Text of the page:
Exactly how you do it depends on the particular boat. One thing that most of them have in common is the kicking strap: you use it as described above - really tight if it's blowing hard. If you have an adjustable outhaul (and/or) inhaul, again the same applies, but you should probably have a look at your class site for details. If you have a downhaul/Cunningham, you probably only use it in a strong wind - pull down hard to flatten the luff curve.

And what about the mainsheet? Obviously it depends firstly on the point of sail, but when you are beating, again you adjust according to the wind strength; and if you have a controllable traveller, you set it close to the mid-line for lightish winds, and further out as the wind strengthens.

When you are going downwind, if it's not blowing too hard, you may find it useful to relax some of these principles: slacken off the kicking strap and outhaul, to get a bit more drive, but remember to put them back on again before you get to the leeward mark.

And a final exception: in very light winds (say 0-3mph), some boats actually do better with the sail completely flat: you might expect that to reduce the power available, but against that, the air follows the (slighter) curve of the sail without breaking up, so you get less drag, and better speed.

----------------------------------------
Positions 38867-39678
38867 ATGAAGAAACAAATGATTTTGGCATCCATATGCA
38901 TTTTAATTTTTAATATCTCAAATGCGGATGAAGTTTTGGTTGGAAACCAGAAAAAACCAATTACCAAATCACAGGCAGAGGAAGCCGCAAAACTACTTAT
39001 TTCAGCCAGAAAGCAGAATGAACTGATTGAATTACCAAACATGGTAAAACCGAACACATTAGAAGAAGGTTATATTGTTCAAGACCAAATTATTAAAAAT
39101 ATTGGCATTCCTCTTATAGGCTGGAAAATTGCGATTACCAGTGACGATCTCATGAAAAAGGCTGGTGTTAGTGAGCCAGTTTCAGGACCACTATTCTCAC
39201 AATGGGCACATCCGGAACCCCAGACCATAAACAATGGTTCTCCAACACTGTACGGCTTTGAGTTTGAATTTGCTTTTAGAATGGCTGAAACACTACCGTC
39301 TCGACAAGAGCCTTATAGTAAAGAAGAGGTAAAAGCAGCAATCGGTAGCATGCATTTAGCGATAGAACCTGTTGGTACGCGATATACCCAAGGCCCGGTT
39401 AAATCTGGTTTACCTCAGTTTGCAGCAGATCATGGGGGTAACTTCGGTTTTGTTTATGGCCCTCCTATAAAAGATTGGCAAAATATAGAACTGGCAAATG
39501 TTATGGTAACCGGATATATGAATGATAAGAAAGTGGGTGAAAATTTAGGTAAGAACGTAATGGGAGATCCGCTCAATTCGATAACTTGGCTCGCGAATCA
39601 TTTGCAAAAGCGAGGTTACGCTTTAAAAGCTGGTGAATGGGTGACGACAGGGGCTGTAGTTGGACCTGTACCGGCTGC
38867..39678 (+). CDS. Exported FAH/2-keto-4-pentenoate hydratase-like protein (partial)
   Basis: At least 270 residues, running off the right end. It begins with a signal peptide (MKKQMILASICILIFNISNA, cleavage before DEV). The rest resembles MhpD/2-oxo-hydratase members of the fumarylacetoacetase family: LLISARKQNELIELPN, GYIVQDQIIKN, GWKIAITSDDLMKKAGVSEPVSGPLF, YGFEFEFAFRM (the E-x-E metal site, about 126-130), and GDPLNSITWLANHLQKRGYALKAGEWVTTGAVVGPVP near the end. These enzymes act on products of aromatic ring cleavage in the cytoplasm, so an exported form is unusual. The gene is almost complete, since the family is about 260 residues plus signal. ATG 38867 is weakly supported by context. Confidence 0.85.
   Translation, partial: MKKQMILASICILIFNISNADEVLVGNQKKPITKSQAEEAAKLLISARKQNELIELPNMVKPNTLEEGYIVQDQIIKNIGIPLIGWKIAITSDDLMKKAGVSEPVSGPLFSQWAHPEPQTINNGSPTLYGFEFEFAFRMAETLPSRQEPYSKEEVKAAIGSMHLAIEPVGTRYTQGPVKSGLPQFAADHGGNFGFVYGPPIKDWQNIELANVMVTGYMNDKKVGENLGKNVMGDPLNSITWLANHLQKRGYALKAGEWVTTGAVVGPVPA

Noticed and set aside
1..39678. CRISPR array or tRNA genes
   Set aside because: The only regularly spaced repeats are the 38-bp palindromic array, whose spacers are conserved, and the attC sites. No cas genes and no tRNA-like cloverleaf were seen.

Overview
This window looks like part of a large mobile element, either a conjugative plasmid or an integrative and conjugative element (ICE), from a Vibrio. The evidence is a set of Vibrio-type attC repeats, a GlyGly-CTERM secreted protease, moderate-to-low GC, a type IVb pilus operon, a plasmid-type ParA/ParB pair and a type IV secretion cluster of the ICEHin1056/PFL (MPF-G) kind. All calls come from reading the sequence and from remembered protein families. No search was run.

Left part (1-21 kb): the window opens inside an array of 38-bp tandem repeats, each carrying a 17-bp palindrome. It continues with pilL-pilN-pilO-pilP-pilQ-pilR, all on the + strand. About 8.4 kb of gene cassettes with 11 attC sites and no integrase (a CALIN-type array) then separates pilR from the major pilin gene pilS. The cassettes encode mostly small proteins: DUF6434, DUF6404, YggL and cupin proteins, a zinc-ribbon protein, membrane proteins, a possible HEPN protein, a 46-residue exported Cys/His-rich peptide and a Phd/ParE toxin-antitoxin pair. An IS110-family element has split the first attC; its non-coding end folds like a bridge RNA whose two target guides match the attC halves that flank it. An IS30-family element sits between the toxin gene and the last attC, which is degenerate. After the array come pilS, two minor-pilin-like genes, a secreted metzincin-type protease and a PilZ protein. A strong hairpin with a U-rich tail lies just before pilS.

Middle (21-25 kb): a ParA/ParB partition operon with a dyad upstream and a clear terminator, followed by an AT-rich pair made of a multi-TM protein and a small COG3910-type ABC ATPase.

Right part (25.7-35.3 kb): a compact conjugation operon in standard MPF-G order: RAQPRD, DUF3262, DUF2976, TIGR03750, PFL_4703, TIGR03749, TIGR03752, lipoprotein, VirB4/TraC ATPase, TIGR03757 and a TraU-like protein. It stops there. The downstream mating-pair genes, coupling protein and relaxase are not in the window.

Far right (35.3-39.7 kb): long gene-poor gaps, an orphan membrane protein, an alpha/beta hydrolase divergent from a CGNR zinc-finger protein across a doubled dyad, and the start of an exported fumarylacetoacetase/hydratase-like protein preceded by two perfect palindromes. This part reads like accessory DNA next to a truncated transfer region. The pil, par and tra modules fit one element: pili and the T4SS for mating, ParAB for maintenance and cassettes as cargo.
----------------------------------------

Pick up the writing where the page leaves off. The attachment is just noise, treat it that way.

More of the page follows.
The centreboard/daggerboard

The basic rule is of course: Down for beating and Up for running, and somewhere in between for the other points. A couple of exceptions, though:

If you are running, or on a very broad reach, in stronger winds, you may find that the mast starts swaying sharply from side to side. This is the beginning of the "death roll", and if you don't do something very quickly, you will probably capsize. So get the board down within the first two swings if you can: this will increase the resistance to rolling, and may save you. Perhaps a surer way, if things are getting a bit wild, is to keep the board partly down all the time. You may be going slightly slower, but you are more likely to keep on going.

At the opposite point of sailing: with some boats, when you are beating in heavier conditions, you do better to keep the board slightly raised (only slightly). It allows the boat to sideslip more (something you don't normally want), and so reduce the sideways thrust on the sail, so you stay more upright for a given amount of weight transfer (hiking), and actually make better progress overall.

Steering